Saturday, November 7, 2020

Book Review: Petite Patisserie: 180 Easy Recipes for Elegant French Treats


 © Petite Patisserieby Christophe Felder and Camille Lesecq,Rizzoli New York, 2020.Photography ©Laurent Fau.

Petite Patisserie: 180 Easy Recipes for Elegant French Treats is the latest collaboration between Christophe Felder and Camille Lesecq, two renowned pastry chefs whose current ventures include Les P√Ętissiers, a patisserie operating in Mutzig, Alsace.

French-style patisseries are popular around their world for their tendency towards indulgence, whether that indulgence shows itself through a rich tart or a delicate flaky pastry that melts in your mouth. 'Petite Patisserie' features an astonishing 180 recipes that cover a breadth of French and French-inspired patisserie goodies; you will find a seemingly endless list of brioches, cakes, madeleines, napoleons, tarts, petits fours, and even a fanciful children's party cake titled "Madame Chicken Licken." (The fun, silly children’s cakes are listed at the end in a section appropriately titled: Funday.)

Each section of this recipe book is broken up into days of the week, with each ‘day’ evoking a certain culinary theme. As the days continue, the recipes become more complex. Before the proper recipes begin, the book includes a series of basic recipes that you can refer to for creating pastries, creams, pastes and other building-blocks used throughout the book.


 © Petite Patisserieby Christophe Felder and Camille Lesecq,Rizzoli New York, 2020.Photography ©Laurent Fau.

Each recipe is laid out in a simple, informative manner that makes them easy to read, understand and follow along as you bake. I found that the recipes were detailed enough to keep you on track, without being so overly complex that they were overwhelming. The recipes even include notes for substitutions or other helpful hints for the best outcome. Each recipe features a photo of the final product, and if you’re like me, your book will soon be stuffed with bookmarks for delicious goods you want to try next based on the photos alone. (To quote my 4 year old niece, who sat next to me while I did a flip through: “Oh, these look yumm-mmy.”)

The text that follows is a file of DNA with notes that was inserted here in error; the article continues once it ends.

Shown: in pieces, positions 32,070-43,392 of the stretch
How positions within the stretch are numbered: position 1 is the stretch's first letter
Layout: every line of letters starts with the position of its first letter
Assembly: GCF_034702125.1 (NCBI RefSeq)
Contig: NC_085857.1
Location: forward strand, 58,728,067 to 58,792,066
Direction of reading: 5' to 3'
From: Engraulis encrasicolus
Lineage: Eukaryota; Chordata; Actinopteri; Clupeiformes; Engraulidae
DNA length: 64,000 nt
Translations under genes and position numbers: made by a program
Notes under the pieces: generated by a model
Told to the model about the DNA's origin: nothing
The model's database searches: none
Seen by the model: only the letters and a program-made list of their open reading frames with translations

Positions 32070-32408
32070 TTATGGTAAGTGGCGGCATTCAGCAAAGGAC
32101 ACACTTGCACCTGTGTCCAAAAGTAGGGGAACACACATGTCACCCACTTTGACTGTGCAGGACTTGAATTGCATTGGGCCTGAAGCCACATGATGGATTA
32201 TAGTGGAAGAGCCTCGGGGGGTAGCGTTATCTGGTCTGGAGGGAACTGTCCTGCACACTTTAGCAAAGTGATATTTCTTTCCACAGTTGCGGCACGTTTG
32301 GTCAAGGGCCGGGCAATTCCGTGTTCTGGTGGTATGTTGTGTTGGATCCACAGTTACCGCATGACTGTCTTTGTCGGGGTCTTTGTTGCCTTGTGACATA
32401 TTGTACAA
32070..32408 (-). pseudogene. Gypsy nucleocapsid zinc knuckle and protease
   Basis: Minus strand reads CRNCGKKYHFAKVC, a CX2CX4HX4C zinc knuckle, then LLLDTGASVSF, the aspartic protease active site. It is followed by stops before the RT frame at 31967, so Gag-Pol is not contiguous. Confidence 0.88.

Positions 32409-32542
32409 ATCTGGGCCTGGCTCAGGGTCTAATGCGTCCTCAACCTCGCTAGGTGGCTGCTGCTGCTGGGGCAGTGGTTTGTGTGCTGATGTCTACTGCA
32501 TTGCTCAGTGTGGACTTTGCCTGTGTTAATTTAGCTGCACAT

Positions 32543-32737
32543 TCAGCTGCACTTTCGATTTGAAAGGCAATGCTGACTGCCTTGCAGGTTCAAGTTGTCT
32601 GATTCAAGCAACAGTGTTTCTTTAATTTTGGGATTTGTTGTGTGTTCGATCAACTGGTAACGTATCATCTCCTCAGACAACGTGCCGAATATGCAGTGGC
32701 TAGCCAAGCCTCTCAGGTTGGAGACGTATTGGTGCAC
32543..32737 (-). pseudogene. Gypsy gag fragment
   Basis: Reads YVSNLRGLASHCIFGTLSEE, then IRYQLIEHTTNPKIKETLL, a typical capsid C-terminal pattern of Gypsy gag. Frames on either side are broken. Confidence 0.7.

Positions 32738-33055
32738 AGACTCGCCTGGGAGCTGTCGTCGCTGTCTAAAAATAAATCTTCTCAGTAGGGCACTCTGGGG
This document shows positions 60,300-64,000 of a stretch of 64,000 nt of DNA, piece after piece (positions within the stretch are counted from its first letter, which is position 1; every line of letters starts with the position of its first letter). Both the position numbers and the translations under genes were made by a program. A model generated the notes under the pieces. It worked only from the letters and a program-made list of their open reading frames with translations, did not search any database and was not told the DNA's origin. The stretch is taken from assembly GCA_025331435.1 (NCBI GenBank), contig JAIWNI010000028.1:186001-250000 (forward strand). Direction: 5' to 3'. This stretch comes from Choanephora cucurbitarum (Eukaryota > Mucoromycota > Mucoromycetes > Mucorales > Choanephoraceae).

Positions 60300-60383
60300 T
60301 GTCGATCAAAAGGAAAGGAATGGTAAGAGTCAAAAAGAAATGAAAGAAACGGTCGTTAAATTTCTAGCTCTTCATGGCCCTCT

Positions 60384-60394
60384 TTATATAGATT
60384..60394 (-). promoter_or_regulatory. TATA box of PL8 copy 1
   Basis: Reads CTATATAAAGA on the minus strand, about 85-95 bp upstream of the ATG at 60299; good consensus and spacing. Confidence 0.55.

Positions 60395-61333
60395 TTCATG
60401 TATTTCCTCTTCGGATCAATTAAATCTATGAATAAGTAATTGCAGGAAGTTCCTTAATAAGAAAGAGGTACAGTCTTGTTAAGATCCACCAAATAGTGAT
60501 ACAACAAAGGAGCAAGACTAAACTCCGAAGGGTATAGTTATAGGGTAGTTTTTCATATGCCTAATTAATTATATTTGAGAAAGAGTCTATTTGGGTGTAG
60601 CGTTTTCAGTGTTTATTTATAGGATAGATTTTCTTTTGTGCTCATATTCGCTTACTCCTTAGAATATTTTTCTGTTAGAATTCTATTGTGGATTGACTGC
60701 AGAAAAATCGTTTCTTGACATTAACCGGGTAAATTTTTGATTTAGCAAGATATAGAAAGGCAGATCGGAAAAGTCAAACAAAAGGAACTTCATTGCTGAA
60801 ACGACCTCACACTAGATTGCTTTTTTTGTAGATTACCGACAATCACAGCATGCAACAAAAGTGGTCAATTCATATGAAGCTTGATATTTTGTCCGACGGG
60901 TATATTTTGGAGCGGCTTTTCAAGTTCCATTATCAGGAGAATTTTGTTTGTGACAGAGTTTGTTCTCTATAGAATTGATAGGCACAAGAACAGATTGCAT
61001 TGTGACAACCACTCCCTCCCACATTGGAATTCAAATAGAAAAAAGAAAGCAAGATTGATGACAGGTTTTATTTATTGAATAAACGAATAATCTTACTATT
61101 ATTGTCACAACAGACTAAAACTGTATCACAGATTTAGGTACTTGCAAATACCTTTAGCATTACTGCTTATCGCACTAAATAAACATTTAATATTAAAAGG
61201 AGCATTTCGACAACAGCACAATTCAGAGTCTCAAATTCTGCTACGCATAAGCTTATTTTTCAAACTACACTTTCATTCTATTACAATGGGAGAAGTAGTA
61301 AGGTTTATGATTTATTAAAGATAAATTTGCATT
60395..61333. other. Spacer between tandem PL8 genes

Like many others, I’ve spent some of my extended time at home over the past few months practicing my baking skills. With that in mind, I wanted to try a few recipes that intimidated me instead of sticking to ones I know I could (however messily) pull off. There are tons of recipes in this book that I want to try out someday, but fate intervened through a great sale on a bulk bag of nice quality pistachios, so I stuck with three pistachio-heavy recipes. The three I choice were a pistachio custard tart, pistachio blondies, and pistachio panna cotta. The recipes all call for pistachio paste, and the book provides a handy recipe for making your own, although you could certainly do these recipes with a pre-made paste if you wish.

I won’t pretend that my results looked as beautiful as the ones featured in this book (and I did make an amateur mistake with my blondies which promoted a retry!) but I’m not a professional chef nor a food designer, so I didn't expect them to come out picture perfect.

 What matters most to me--the taste!--is what shined through. I love pistachios and pistachio flavors, so these recipes really hit the spot for me. I do recommend that if you are going to make your own pistachio paste and you’ve never done it before (and I certainty hadn’t) you should 1) spring for nice quality pistachios, because they are forming the base of the paste, so the nicer they are the nicer the paste will taste; and 2) make sure your food processor can finely grind down the pistachios, as I ended up having to emergency-borrow a better processor to get the results I needed.

 © Petite Patisserieby Christophe Felder and Camille Lesecq,Rizzoli New York, 2020.Photography ©Laurent Fau.

While many of the recipes do look intimidating, the instructions are clear and helpful enough that I feel that that many of them (particularly the simpler recipes) can be tackled with some patience and the willingness to try, try again.

I recommend this book for anyone with a love of French patisserie and a readiness to try out some delicious, well-planned recipes that are sure to appease your craving for something delicious.

[A review copy of this book was provided to me by the publisher]

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